Olympic memories buoy Kings’ Johnson

When Jack Johnson looks back on his 2009-10 hockey season, it’s hard for him not to smile.

The 23-year-old Los Angeles Kings defenseman had his best campaign to date, finishing with eight goals and 36 points to help the Kings make the Stanley Cup playoffs for the first time since 2002.

But Johnson’s fondest memory of 2010 was being a member of the U.S. Olympic hockey team, which played for the gold medal Feb. 28, only to lose to host Canada in overtime, 3-2.

“It was the greatest experience of my life,” said Johnson, who was joined on Team USA by Kings teammates Dustin Brown and Jonathan Quick. “Nobody expected us to do anything, but we nearly won the whole thing. I still get chills thinking about it. Amazing.”

Johnson, who was in Las Vegas on Saturday for the Kings’ annual Frozen Fury preseason game against Colorado at the MGM Grand Garden, which Los Angeles won 3-2, said other than winning the gold medal at the 2014 Games in Russia, only one thing would be better — holding the Stanley Cup.

“Hopefully we took a good first step in that direction by making the playoffs,” Johnson said. “We’ve got a great group of guys, and everyone’s buying into the system. Now we have to build on that success and keep moving forward.”

Johnson said his already-solid passing and puck-carrying skills along with his improved decision-making are allowing him to play more relaxed for Kings coach Terry Murray.

“I think everyone is more confident and trusting each other more,” he said. “It’s allowing us to be more creative.”

Johnson used his creativity in a different way last winter as he became the first American NHL player to participate in an Olympic opening ceremony. The Kings had an off-day scheduled the night of the Opening Ceremony in Vancouver, and once Johnson knew he made the team, he hatched a plan that would allow him to get to Canada in time to walk with the other athletes and still make it back to Southern California in time for the Kings’ game the next night.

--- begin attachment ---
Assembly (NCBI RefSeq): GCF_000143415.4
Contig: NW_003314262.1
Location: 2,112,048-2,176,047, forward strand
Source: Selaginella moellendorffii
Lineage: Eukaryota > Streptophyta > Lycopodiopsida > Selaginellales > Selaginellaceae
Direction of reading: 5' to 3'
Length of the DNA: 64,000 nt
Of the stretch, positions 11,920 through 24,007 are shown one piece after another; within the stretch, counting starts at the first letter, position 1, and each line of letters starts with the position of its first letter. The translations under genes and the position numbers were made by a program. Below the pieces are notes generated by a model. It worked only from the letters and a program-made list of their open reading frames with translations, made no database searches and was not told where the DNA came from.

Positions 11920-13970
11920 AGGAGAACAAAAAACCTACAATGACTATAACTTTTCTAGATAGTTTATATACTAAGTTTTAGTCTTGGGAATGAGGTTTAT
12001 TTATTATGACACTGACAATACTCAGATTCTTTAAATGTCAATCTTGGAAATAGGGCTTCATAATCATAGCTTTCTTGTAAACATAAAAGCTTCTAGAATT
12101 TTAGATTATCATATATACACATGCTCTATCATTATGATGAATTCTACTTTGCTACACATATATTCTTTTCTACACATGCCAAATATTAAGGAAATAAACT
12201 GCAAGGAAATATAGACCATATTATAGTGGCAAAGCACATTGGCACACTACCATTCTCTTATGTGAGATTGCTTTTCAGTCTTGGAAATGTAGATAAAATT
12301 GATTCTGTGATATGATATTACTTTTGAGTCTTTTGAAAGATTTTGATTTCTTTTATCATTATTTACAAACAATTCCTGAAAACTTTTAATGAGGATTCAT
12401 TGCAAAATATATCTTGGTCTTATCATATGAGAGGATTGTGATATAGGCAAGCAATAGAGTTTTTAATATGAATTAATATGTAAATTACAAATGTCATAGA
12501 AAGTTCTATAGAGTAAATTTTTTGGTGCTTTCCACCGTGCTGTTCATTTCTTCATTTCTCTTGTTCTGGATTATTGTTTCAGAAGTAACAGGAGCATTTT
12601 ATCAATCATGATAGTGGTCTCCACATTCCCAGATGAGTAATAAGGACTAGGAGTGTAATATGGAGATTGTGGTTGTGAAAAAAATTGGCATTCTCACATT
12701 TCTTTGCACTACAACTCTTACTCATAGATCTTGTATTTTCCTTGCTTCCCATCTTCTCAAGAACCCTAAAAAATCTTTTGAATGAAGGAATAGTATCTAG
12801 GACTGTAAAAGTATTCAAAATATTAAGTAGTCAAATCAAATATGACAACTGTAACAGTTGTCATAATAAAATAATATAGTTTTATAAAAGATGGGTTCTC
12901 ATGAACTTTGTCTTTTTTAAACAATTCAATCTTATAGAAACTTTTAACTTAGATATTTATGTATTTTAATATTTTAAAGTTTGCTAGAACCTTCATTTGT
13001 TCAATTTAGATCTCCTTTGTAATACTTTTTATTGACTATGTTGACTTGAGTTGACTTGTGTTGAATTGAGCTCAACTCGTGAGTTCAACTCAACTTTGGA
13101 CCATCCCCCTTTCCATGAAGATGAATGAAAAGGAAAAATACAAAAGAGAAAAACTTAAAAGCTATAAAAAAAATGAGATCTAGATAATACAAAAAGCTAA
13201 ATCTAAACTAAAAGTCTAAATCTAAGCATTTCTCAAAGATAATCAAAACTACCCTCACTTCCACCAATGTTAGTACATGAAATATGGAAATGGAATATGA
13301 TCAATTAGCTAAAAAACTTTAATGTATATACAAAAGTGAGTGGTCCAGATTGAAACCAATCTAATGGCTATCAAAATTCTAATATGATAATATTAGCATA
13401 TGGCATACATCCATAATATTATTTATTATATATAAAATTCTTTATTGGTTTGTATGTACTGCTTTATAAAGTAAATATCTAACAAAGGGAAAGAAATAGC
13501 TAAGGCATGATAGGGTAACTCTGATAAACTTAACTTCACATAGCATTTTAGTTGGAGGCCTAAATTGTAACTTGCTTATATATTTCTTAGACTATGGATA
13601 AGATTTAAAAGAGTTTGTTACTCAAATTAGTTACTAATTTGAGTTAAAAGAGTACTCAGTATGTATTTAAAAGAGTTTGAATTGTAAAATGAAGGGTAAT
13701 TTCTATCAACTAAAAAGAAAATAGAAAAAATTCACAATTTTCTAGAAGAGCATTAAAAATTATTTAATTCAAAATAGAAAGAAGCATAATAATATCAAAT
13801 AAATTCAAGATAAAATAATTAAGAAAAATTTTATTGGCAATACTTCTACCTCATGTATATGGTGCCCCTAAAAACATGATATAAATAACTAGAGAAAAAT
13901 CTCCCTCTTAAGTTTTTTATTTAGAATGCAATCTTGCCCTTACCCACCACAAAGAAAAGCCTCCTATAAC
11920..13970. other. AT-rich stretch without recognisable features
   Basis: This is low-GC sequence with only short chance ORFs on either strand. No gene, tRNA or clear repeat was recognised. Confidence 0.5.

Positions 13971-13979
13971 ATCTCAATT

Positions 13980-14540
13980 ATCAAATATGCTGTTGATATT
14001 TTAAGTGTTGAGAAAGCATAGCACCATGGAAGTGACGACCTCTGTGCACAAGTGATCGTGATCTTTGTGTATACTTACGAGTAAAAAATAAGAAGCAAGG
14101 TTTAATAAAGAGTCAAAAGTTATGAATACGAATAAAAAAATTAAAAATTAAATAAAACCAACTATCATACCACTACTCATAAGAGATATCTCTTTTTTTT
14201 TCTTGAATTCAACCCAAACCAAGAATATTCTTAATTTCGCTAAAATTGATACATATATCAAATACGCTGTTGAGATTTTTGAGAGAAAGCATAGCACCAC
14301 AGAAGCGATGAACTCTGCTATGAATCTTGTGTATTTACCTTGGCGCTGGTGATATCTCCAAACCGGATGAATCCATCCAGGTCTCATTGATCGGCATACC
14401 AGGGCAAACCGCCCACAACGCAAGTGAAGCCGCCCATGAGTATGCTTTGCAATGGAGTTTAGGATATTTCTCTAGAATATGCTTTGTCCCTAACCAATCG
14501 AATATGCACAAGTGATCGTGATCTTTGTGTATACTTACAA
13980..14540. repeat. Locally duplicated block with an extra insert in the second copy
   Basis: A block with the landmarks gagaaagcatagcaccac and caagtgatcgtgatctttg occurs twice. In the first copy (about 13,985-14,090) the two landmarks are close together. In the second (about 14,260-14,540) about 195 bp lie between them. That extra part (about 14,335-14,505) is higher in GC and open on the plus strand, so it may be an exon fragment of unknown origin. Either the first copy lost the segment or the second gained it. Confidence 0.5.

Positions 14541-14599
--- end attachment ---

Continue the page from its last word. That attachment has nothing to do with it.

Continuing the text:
He chartered a plane, flew from Los Angeles to Bellingham, Wash., took a limousine across the Canadian border and made it to B.C. Place Stadium in time to be part of the ceremony.

Immediately afterward, Johnson was driven back to Washington state, got on the plane and made it to L.A. in time for the morning skate. He played that night for the Kings and then flew back to Canada the next day to join Team USA.

“Definitely. No question,” Johnson said when asked if it was worth all the trouble, including the skeptical customs agent at the Canadian border who initially wasn’t convinced he was an Olympic athlete. “It’s a once-in-a-lifetime thing.”

The ending of Johnson’s Olympic experience, while bittersweet in getting beat by Sidney Crosby’s goal in overtime, also was pretty special.

“It was the greatest game I ever played in,” said Johnson, who was born in Indianapolis, played prep school hockey in Minnesota, was a college star at the University of Michigan and is in his fifth NHL season with the Kings. “We battled back from 2-0, and we felt pretty good about things.”

The silver medal he earned at Vancouver in February is at Johnson’s home in Ann Arbor, Mich. He hopes to someday bring another piece of silver back there, a piece weighing approximately 35 pounds.

“That would be nice,” Johnson said of spending a day with the Cup.

Contact reporter Steve Carp at scarp@reviewjournal.com or at 702-387-2913.

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